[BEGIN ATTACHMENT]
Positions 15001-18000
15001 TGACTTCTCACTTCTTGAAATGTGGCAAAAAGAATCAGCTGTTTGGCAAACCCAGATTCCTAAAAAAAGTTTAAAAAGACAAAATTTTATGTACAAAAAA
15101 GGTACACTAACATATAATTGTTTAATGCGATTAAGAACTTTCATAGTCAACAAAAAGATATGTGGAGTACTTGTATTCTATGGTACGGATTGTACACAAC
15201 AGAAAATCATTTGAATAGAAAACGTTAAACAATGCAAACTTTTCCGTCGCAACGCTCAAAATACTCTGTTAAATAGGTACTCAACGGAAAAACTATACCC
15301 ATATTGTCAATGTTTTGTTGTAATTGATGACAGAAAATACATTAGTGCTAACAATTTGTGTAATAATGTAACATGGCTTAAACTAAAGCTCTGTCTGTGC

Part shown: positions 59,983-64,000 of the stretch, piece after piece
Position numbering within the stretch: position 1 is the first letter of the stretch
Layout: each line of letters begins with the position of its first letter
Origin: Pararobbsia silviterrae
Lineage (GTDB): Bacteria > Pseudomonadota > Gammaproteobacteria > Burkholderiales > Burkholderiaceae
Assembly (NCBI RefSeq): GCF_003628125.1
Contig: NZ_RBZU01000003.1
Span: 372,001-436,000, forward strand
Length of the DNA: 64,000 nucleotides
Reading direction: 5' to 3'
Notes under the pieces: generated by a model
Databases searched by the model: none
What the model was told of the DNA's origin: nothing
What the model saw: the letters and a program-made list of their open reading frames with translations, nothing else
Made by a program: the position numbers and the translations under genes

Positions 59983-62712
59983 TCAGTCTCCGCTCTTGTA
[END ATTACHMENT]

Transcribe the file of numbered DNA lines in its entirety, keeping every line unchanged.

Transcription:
Positions 15001-18000
15001 TGACTTCTCACTTCTTGAAATGTGGCAAAAAGAATCAGCTGTTTGGCAAACCCAGATTCCTAAAAAAAGTTTAAAAAGACAAAATTTTATGTACAAAAAA
15101 GGTACACTAACATATAATTGTTTAATGCGATTAAGAACTTTCATAGTCAACAAAAAGATATGTGGAGTACTTGTATTCTATGGTACGGATTGTACACAAC
15201 AGAAAATCATTTGAATAGAAAACGTTAAACAATGCAAACTTTTCCGTCGCAACGCTCAAAATACTCTGTTAAATAGGTACTCAACGGAAAAACTATACCC
15301 ATATTGTCAATGTTTTGTTGTAATTGATGACAGAAAATACATTAGTGCTAACAATTTGTGTAATAATGTAACATGGCTTAAACTAAAGCTCTGTCTGTGC

Part shown: positions 59,983-64,000 of the stretch, piece after piece
Position numbering within the stretch: position 1 is the first letter of the stretch
Layout: each line of letters begins with the position of its first letter
Origin: Pararobbsia silviterrae
Lineage (GTDB): Bacteria > Pseudomonadota > Gammaproteobacteria > Burkholderiales > Burkholderiaceae
Assembly (NCBI RefSeq): GCF_003628125.1
Contig: NZ_RBZU01000003.1
Span: 372,001-436,000, forward strand
Length of the DNA: 64,000 nucleotides
Reading direction: 5' to 3'
Notes under the pieces: generated by a model
Databases searched by the model: none
What the model was told of the DNA's origin: nothing
What the model saw: the letters and a program-made list of their open reading frames with translations, nothing else
Made by a program: the position numbers and the translations under genes

Positions 59983-62712
59983 TCAGTCTCCGCTCTTGTA